It amazes me that a year has passed since your birth. Yet at the same time, it is as though I have known you forever. I can not imagine a life in which you did not exist. When I think back to a period of time before you were born I now imagine you there also, waiting on the sidelines.

Yum, cake!

Last night we were in bed. I was reading and you were nursing. It was a typical night. I was wishing you would hurry up and fall asleep. You were kicking your leg, trying to hit your father with your foot. We were both trying to ignore you, hoping that you would fall asleep out of sheer boredom. You still do not sleep well at night and have probably never slept longer than four hours at a stretch. Then you began clapping your hands. I looked down at you and our eyes met. You stopped nursing and pulled your head away so that you could better look into my eyes.

I remembered the day you were born. When they laid you onto my body. You were screaming. Our eyes met and instantly you stopped crying. We looked into each others eyes. We didn't need any words, we just knew each other. I hope I remember that moment always, the moment we first met and gazed into each others eyes free from the burdens of pain and disappointments we are sure to inflict on each other over time.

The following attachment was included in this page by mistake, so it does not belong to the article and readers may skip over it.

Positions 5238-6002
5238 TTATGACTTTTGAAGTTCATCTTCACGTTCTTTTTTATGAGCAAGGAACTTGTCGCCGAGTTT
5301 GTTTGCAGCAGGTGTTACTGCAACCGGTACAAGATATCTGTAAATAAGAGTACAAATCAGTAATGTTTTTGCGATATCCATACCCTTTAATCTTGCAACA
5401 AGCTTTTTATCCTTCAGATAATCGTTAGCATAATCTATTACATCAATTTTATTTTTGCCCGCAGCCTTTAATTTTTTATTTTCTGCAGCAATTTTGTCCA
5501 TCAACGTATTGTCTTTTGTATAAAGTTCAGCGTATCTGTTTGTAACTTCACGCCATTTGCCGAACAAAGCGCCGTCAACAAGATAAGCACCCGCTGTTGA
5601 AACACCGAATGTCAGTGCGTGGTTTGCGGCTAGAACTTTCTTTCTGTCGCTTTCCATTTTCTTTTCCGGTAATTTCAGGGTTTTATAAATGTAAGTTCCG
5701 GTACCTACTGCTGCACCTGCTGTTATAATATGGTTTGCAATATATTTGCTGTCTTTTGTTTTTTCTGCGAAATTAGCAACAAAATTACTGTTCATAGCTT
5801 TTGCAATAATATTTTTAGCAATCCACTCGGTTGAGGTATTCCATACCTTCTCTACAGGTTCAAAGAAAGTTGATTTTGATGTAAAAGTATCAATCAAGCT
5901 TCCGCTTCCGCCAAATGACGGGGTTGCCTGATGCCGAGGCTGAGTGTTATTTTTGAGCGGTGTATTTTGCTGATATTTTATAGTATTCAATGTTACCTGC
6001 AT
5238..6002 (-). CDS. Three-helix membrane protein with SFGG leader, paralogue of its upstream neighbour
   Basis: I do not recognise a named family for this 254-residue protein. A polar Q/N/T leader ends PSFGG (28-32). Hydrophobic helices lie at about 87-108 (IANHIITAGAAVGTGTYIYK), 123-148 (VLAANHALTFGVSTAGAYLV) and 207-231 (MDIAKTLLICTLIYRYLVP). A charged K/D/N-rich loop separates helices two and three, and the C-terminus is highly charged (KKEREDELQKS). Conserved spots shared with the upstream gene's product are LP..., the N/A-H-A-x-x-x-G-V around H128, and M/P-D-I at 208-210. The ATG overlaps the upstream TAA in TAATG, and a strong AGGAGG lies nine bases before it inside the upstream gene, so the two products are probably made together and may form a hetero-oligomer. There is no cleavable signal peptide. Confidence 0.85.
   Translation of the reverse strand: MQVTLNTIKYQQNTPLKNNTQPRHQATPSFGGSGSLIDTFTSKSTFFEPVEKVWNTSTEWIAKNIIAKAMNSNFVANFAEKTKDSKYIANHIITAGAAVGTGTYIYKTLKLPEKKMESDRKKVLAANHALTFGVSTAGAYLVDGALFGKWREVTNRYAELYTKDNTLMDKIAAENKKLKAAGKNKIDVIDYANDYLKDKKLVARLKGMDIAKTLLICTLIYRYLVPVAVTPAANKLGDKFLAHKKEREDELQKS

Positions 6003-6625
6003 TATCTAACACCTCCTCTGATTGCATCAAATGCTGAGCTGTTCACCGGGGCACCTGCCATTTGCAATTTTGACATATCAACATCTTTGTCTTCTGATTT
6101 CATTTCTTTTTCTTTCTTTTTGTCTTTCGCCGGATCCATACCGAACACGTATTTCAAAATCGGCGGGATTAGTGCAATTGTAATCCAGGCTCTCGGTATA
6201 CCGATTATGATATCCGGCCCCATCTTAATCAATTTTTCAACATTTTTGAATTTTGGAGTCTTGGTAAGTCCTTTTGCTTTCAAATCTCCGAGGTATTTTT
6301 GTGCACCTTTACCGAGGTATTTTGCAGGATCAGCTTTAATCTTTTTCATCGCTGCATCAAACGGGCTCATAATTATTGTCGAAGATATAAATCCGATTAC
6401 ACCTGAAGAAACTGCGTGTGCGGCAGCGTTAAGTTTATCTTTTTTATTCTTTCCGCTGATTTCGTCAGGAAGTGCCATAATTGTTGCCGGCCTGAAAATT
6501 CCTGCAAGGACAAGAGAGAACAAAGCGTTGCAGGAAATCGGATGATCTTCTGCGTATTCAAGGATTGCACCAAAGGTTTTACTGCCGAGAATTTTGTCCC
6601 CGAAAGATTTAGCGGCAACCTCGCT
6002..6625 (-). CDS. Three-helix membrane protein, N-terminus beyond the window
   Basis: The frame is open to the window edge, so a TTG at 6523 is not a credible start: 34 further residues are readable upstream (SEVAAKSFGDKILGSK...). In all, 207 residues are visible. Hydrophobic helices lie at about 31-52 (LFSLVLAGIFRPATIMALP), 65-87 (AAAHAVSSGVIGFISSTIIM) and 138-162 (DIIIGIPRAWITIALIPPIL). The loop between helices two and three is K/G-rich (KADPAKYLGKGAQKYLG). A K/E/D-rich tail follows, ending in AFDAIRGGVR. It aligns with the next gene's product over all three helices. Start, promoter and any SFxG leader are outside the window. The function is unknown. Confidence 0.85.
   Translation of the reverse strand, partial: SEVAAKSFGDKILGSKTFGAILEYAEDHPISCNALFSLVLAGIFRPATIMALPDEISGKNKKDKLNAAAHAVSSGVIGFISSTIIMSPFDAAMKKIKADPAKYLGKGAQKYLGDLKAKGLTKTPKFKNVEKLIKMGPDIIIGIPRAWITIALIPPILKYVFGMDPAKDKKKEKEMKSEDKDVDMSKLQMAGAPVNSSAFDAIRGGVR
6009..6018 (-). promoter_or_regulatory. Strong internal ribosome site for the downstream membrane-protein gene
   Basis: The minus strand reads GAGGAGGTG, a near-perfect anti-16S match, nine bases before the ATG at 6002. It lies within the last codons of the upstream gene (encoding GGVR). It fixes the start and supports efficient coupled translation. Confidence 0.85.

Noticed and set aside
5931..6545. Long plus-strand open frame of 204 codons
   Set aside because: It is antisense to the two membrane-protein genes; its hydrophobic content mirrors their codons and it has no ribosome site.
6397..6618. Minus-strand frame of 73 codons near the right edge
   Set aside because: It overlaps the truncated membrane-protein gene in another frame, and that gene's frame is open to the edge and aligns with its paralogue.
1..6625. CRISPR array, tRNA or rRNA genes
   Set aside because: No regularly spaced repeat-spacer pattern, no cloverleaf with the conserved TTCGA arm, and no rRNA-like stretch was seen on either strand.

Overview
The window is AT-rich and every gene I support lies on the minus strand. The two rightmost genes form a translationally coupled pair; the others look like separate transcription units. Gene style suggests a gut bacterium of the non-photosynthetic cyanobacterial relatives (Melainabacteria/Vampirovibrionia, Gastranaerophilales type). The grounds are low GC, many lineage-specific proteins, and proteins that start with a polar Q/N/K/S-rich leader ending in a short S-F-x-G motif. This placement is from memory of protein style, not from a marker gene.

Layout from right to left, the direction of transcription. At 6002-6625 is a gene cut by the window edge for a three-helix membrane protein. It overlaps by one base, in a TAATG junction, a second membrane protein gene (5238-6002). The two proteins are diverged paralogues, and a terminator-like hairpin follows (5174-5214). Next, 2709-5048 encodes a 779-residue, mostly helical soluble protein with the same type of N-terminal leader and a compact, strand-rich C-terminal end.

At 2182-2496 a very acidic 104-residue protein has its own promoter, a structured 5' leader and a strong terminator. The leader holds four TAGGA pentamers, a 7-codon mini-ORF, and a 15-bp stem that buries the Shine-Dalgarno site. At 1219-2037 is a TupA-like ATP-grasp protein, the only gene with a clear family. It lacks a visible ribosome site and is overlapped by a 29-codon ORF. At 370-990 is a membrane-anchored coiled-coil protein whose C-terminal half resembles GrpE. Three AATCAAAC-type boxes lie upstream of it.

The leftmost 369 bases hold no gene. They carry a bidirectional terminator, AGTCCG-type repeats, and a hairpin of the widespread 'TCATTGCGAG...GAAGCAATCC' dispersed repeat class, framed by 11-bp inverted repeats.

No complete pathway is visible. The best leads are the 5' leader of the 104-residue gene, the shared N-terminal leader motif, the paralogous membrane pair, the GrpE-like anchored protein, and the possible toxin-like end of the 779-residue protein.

Birthday Baby

Wait, just wait, I beg time. Just slow down so I can fully etch this moment in my memory.

Your love of the vacuum is unparalleled and equal only to your sister's hatred of it. Whenever I pull out the vacuum you excitedly run and try to get in front of it, almost as if you are daring the vacuum to suck you up also. Your sister runs behind you, screaming and usually grabbing you by the back collar of your shirt and dragging you on your back across the room. You don't like that much.

You now walk all the time. I thought I would never forget the way you crawled scooting on your butt, using one arm to pull your body along, the way that someone who has no control over their lower body would do. But already that memory is fading, being replaced by the newest thing, being replaced by the way you walk kicking your legs out to the side as you step.

Who is that baby?

You have finally developed the concept of object permanence. Fancy words to mean that you know things exist even if you can not see them. What this means in practical terms is that I can no longer hide my coffee cup behind my back and expect you not to look for it. It also means that you can accept my brief absences without too much angst. Throwing a blanket over my head and then pulling it off saying, "peek-a-boo", while still fun, doesn't hold the thrill that it used to anymore.

I miss the way you would go from panic that I was gone, shock that I materialized before your eyes, and happiness that I was back. I loved the way it never got old for you and we could play the game over and over again and each time it was like new for you. Now you put the blanket over your own head and pull it off, which is an adorable new game in it's own right.